Ganapati Atharvashirsa

The Sri Ganapati Atharvasirsa is a Vedic religious text dedicated to the Lord Ganesh. It is a late Upanishad that celebrates Ganesha as the embodiment of the ultimate Brahman. It is also referred to as the Sri Ganapati Atharva Sirsha, the Ganapati Atharvashirsha, the Ganapati Atharvasirsa, or the Ganapati Upanishad.

It is the most widely-recited Sanskrit text among devotees of Ganesha in Maharashtra. The entire text is written over the entrance to the temple hall in the ashtavinayaka Ganesha shrine at Ranjangaon. Ghurye notes its emergence in the early nineteenth century, corresponding to the rise of the Ganapati worship in Maharashtra among Brahmins centered in Pune.

Ganesha as the supreme deity

In the framework of Ganapatya devotion, Ganesha is regarded as the Supreme Deity, containing all other divine forms within himself. The Ganapati Atharvashirsa declares this in its opening passages :

Homage to Lord Ganesh. Om. Reverence to Ganapati. You are indeed the visible “That Thou Art” [tattvamasi]. You indeed produce the universe. You indeed sustain it. You indeed destroy it. You indeed are the all pervading reality. You are the manifestation of the eternal self [atman].

A variant version of this passage is translated by Chinmayananda as follows:

(O Lord Ganapati!) You alone are the visible manifestation of the Essence of the words “That thou art”. You alone are the Doer. You alone are the Creator and the Sustainer (of the universe). You alone are the Destroyer. Verily You alone are all this – “idam sarvam” – in the creation, because You are Brahman. Your are the Eternal Atman in bodily form.”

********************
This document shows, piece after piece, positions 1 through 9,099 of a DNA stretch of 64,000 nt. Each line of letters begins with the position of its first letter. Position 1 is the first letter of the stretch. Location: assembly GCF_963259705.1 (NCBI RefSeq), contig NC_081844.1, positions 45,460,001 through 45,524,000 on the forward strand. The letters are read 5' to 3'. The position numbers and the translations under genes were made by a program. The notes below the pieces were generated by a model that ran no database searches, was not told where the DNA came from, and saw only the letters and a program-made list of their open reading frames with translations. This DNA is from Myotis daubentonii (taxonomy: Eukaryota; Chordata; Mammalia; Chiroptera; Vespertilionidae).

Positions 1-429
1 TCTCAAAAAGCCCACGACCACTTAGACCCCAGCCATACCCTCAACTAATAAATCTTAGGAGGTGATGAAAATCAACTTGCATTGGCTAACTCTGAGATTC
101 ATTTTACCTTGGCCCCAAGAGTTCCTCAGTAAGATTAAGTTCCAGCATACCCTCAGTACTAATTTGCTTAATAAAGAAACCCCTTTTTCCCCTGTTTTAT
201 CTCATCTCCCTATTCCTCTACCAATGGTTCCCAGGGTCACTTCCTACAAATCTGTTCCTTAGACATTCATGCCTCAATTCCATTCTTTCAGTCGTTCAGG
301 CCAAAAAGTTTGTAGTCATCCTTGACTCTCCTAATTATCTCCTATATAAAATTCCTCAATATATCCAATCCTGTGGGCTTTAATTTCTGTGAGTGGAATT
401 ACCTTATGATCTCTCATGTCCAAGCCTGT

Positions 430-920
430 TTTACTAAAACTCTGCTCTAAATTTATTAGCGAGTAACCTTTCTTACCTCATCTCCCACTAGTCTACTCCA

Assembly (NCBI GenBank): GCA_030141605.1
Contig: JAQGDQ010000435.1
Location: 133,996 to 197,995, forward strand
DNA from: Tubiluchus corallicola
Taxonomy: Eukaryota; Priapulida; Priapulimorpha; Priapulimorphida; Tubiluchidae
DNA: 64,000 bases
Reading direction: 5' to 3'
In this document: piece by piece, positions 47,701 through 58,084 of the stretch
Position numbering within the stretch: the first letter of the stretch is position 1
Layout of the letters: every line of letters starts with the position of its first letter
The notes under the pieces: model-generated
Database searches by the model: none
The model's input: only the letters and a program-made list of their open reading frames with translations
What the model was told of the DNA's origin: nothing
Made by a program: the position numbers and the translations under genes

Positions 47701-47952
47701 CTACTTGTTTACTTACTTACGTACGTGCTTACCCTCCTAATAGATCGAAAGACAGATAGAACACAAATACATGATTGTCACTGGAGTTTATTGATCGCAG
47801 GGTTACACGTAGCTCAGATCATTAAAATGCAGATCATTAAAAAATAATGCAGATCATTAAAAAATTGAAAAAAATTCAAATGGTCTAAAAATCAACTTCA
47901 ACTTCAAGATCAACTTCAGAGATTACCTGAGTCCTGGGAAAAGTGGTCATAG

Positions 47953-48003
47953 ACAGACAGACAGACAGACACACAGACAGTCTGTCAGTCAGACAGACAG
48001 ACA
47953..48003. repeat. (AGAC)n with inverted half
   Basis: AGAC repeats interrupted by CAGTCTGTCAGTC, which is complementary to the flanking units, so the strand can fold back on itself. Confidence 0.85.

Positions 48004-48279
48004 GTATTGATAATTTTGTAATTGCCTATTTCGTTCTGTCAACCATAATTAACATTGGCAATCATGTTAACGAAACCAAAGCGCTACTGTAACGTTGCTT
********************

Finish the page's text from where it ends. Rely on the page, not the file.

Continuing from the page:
Identification with other deities and with Om

Ganesha is identifiable with all other deities and with Om. This is celebrated as follows in the Courtright translation:

You are Brahma, Visnu, and Rudra [Siva]. You are Agni, Vayu, and Surya. Your are Chandrama. You are earth, space, and heaven. Yor are the manifestation of the mantra “Om”.

A variant version of this passage is translated by Chinmayananda as follows:

(O Lord Ganapati!) You are (the Trinity) Brahma, Vishnu, and Mahesa. You are Indra. You are fire and air. You are the sun and the moon. You are Brahman. You are (the three worlds) Bhuloka, Antariksha-loka, and Swargaloka. You are Om. (that is to say, You are all this).

Resides in the muladhara chakra

Some evidence that the work is of late origin with some Tantric influence is found in a passage which associates Ganapati with the Muladhara chakra. As translated by Courtright this passage reads:

You continually dwell in the sacral plexus at the base of the spine [muladhara chakra].

A variant version of this passage is translated by Chinmayananda as follows:

You have a permanent abode (in every being) at the place called “Muladhara”.

Bija mantra

This text provides a detailed description of Ganesha’s bija mantra ‘Ga’ . When this mantra is written using simplified transliteration methods that do not include diacritical marks to represent nasal sounds, it is written as ‘Gam’.

This bija mantra is also used in the Ganesha Purana which is generally dated as preceding the Ganapati Atharvasirsa. Courtright translates the passage as follows:

Having uttered the first letter of the word gana, ga, then I utter the nasal sound na which follows and appears beautifully like the crescent moon. This is your form. The ga forms the initial letter, the a forms the middle letter and the na forms the final letter. To utter this sound [i.e., gam] is to utter all sounds together.

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